A US cruise ship has docked in the Cuban capital, Havana, after sailing from Florida - the first such crossing in more than 50 years.
The Adonia sailed from the port of Miami carrying some 700 passengers.
Cuba and the US restored diplomatic relations last year. But several Cold War-era restrictions on travelling and trading are yet to be lifted.
The cruise trip only went ahead after Cuba scrapped a ban on its citizens entering or leaving the island by sea.
Cubans waved as the ship arrived and hundreds of passengers stood at the railings taking pictures.
Under a perfect blue sky, the white vessel docked at Havana's colonial-era old town.
The US company operating the cruise, Carnival, had been given permission by both governments to sail ships between Florida and Cuba.
A Cuban government rule stipulated, however, that Cubans could only enter or leave by plane.
The restriction meant it could not take bookings from Americans of Cuban origin.
After protests by Cuban-Americans and threats of legal action, Carnival said it would have to postpone its cruises unless the entry policy was changed.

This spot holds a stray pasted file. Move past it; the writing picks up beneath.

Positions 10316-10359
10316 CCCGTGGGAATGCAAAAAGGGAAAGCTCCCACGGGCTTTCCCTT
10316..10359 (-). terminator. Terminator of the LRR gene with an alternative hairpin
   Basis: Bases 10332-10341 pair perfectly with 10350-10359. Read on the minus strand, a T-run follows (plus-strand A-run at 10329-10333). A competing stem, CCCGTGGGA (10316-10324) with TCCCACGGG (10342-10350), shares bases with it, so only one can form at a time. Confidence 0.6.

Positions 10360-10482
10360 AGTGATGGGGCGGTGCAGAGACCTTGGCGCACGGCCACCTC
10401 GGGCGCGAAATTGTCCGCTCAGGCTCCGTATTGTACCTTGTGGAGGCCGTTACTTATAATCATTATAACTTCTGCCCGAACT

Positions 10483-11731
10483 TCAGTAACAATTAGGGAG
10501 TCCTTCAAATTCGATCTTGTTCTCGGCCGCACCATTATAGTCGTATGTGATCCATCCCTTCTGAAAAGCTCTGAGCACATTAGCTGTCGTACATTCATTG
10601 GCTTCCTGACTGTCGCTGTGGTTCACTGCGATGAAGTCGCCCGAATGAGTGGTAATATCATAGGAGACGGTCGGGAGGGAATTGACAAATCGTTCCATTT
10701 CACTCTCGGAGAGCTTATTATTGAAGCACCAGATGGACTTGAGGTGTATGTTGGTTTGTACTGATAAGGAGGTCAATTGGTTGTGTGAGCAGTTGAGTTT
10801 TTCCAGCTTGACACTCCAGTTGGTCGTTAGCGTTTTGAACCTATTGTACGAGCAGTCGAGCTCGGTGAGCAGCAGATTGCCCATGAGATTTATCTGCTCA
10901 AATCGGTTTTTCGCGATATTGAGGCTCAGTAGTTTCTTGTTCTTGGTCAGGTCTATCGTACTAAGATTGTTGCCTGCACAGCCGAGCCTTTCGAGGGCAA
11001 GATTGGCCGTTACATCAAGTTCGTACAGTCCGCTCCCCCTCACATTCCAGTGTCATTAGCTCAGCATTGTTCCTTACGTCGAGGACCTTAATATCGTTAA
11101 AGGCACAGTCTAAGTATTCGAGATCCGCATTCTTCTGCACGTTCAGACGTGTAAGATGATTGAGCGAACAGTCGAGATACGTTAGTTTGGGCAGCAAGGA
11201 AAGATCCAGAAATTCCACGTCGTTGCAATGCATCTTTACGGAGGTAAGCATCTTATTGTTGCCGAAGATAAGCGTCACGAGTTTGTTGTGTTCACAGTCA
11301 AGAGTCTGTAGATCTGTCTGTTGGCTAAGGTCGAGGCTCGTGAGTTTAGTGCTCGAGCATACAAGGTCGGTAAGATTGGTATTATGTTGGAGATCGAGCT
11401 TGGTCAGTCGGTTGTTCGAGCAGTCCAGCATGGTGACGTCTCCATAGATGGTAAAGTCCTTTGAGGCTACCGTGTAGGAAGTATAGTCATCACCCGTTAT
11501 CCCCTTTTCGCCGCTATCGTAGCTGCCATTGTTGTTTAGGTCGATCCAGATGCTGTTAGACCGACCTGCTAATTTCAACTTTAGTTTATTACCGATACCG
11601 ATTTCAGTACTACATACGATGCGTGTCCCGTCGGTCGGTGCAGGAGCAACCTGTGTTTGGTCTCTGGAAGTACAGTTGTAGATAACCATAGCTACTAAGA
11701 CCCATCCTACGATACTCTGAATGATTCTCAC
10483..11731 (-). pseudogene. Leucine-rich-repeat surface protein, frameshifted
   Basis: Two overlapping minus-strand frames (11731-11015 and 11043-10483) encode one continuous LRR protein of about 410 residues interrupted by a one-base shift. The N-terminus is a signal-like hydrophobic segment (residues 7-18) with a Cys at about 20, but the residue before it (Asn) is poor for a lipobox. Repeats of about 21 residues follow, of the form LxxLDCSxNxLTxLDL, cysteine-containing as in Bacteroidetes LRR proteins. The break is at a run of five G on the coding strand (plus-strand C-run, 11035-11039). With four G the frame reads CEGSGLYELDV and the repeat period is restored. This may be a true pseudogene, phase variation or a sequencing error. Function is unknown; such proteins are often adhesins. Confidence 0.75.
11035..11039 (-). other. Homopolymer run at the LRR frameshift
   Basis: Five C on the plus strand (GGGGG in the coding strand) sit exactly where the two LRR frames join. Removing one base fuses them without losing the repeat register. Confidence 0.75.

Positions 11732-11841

The Cuban authorities lifted the ban just over a week ago.
Before the Cuban Revolution brought Fidel Castro to power in 1959, cruise ships and ferries were a common way to cross the Florida Straits.
Since Presidents Barack Obama and Raul Castro announced in December 2014 that they had agreed to mend relations, tourism in Cuba has reached record numbers.
The cruise ships are expected to bring thousands more visitors to the communist-run island in the coming months, says the BBC's Will Grant.
The Adonia will sail every other week from Miami to Cuba, said Carnival.